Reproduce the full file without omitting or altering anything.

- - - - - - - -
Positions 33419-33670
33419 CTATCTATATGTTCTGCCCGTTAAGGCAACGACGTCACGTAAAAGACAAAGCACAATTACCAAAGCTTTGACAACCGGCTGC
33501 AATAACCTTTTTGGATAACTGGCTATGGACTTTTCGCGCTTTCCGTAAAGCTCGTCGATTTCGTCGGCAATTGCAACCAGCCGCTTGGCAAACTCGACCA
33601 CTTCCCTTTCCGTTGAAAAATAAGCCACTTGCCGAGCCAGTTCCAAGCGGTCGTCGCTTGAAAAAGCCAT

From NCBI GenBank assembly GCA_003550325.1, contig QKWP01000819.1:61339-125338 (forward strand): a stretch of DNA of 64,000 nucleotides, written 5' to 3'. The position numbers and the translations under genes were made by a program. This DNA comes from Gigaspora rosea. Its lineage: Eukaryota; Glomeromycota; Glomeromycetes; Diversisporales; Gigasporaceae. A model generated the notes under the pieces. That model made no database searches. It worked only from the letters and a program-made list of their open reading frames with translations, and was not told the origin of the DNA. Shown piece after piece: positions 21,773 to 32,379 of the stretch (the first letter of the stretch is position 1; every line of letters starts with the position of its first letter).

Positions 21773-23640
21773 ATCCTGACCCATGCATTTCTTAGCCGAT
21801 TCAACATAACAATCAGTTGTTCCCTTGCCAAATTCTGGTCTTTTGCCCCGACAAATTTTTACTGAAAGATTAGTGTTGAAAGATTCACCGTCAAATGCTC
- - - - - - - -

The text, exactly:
Positions 33419-33670
33419 CTATCTATATGTTCTGCCCGTTAAGGCAACGACGTCACGTAAAAGACAAAGCACAATTACCAAAGCTTTGACAACCGGCTGC
33501 AATAACCTTTTTGGATAACTGGCTATGGACTTTTCGCGCTTTCCGTAAAGCTCGTCGATTTCGTCGGCAATTGCAACCAGCCGCTTGGCAAACTCGACCA
33601 CTTCCCTTTCCGTTGAAAAATAAGCCACTTGCCGAGCCAGTTCCAAGCGGTCGTCGCTTGAAAAAGCCAT

From NCBI GenBank assembly GCA_003550325.1, contig QKWP01000819.1:61339-125338 (forward strand): a stretch of DNA of 64,000 nucleotides, written 5' to 3'. The position numbers and the translations under genes were made by a program. This DNA comes from Gigaspora rosea. Its lineage: Eukaryota; Glomeromycota; Glomeromycetes; Diversisporales; Gigasporaceae. A model generated the notes under the pieces. That model made no database searches. It worked only from the letters and a program-made list of their open reading frames with translations, and was not told the origin of the DNA. Shown piece after piece: positions 21,773 to 32,379 of the stretch (the first letter of the stretch is position 1; every line of letters starts with the position of its first letter).

Positions 21773-23640
21773 ATCCTGACCCATGCATTTCTTAGCCGAT
21801 TCAACATAACAATCAGTTGTTCCCTTGCCAAATTCTGGTCTTTTGCCCCGACAAATTTTTACTGAAAGATTAGTGTTGAAAGATTCACCGTCAAATGCTC